At this point, there are barely a few days to go ahead of the midterm elections across the United States. In the meantime, President Donald Trump has set the nation off with his rhetoric, sounding an alarm about an “invasion” of asylum-seeking migrants and reiterating that the bulk of the American news media is the “enemy of the people” — among other things.
In the midst of the din, Trump’s former personal lawyer Michael Cohen has emerged to offer his thoughts. Vanity Fair’s Emily Jane Fox says the lawyer “knew that the president’s private comments were worse than his public rhetoric, and he wanted to offer potential voters what he believed was evidence of Trump’s character in advance of the midterm elections.”
Cohen discussed with Fox a few previously private conversations Trump had. Most recently, during the lead-up to the 2016 U.S. presidential election, he says that he’d been with the eventual president at Trump Tower in New York following a campaign rally. The lawyer noted how white Trump’s rally crowd looked, and he says Trump responded by asserting the disparity was because “black people are too stupid to vote for me.”
Cohen relayed a number of other similar comments from the eventual president. After South African political leader Nelson Mandela’s death in 2013, for instance, the president ranted at Cohen:
‘Name one country run by a black person that’s not a shithole… name one city.’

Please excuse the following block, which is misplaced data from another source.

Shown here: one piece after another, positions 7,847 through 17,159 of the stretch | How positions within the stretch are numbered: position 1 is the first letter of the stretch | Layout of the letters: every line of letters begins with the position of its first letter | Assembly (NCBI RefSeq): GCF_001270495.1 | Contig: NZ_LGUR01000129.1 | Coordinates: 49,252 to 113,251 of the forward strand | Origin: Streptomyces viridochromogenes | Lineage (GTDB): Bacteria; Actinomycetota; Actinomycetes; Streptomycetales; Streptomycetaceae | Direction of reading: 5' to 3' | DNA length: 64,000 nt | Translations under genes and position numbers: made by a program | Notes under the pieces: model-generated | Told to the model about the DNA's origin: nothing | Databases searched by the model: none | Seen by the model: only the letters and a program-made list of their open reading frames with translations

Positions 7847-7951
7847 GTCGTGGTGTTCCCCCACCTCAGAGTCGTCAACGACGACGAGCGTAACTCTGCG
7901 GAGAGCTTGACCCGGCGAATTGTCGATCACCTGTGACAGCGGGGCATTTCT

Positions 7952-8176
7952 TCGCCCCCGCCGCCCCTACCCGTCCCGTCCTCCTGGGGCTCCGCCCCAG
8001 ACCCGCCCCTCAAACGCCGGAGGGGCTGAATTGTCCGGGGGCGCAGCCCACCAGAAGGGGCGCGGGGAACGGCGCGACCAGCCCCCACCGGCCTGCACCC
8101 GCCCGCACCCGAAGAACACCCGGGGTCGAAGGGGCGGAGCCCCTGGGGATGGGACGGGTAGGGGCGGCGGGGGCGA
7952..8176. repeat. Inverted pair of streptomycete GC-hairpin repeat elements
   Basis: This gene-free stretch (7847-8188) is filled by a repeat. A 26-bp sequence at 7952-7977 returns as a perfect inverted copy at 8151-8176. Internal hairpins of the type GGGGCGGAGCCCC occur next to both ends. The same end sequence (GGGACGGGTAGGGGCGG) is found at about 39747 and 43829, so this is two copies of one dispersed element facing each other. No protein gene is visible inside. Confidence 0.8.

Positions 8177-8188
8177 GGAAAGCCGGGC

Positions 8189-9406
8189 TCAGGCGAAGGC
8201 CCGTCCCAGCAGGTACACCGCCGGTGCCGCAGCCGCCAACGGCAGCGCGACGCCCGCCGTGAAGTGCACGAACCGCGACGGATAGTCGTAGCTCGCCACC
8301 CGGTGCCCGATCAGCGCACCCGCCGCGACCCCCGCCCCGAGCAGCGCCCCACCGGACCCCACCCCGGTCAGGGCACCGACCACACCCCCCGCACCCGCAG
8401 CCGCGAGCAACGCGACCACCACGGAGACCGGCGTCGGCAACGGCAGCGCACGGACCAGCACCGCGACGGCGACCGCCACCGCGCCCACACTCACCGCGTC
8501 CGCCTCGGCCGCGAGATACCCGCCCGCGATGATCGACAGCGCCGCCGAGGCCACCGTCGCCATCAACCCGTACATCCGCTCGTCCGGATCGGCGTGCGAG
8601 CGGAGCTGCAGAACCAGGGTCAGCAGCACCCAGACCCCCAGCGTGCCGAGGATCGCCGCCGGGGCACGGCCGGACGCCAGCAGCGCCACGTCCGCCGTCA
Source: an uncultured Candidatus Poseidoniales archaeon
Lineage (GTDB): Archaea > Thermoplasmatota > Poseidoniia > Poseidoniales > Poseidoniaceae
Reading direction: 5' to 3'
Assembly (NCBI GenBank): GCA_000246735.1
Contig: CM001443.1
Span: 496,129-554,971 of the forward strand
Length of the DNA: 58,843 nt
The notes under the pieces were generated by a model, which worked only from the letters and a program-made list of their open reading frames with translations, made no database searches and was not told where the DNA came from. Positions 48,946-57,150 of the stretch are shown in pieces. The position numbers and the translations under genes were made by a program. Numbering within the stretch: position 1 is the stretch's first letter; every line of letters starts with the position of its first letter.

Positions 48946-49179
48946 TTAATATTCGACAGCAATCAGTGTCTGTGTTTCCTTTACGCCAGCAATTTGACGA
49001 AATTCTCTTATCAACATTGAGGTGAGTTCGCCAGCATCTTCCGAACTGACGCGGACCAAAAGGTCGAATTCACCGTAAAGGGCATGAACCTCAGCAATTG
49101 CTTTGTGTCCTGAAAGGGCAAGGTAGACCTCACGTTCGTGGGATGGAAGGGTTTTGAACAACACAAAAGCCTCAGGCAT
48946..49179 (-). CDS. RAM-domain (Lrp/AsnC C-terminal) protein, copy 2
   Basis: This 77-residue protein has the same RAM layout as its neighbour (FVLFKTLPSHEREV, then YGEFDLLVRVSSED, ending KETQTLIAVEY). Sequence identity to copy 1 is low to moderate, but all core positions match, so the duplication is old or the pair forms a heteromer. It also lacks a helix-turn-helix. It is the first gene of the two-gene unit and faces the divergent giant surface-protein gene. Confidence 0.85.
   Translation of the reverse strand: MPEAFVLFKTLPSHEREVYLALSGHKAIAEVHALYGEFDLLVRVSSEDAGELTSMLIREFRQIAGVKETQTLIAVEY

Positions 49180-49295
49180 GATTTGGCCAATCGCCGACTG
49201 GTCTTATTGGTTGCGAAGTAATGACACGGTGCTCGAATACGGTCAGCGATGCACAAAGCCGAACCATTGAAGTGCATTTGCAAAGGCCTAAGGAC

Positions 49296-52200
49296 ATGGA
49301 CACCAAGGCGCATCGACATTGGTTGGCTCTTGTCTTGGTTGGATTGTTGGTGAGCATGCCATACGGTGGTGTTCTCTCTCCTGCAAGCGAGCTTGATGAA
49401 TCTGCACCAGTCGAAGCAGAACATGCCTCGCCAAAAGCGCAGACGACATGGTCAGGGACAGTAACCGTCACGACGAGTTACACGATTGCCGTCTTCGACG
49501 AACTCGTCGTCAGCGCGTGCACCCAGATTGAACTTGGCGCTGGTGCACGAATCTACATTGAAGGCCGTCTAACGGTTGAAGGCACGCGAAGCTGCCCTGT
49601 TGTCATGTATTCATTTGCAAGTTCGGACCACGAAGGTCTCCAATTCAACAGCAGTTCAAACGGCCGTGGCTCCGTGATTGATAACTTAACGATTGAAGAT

Along those lines, the lawyer says, Trump explained to the lawyer at another point that he couldn’t let black investment manager Kwame Jackson win the first season of his reality show The Apprentice because of his race.
The examples the lawyer provided go on. During the early 2000s, he says he remembers, he and Trump were driving through Chicago when they entered a “rougher” neighborhood, at which time the eventual president asserted:
‘Only blacks could live like this.’
The stories match the president’s public comments, which have plenty of times veered into outright racism. For instance, perhaps most infamously, he has repeatedly stood before the world and asserted that immigration poses a threat to the Western way of life because… reasons.
Going back to the 2016 campaign season, at one point he questioned what black Americans had to lose by voting for him, essentially confirming his perception of the black community as some kind of destitute wasteland in need of a white messiah.
He’s been alleged in the time since to have gone from freely using the n-word to questioning why the U.S. would want people from “shithole countries” in Africa.
His rhetoric has consequences. A shooter who attacked a Pittsburgh synagogue last weekend and left 11 people dead cited concerns about a migrant “caravan” currently traveling to the U.S. through Central America. Trump has personally stoked and continues to stoke those concerns to the point of his administration announcing the deployment of thousands of active duty troops to the U.S. border with Mexico to meet asylum seekers.
In the middle of this tumult, Cohen having decided to cooperate with authorities and pleading guilty to crimes in which he implicated the president may prove among the least of Trump’s worries. Next week, his party will likely lose control of the U.S. House and could lose who knows how much else.
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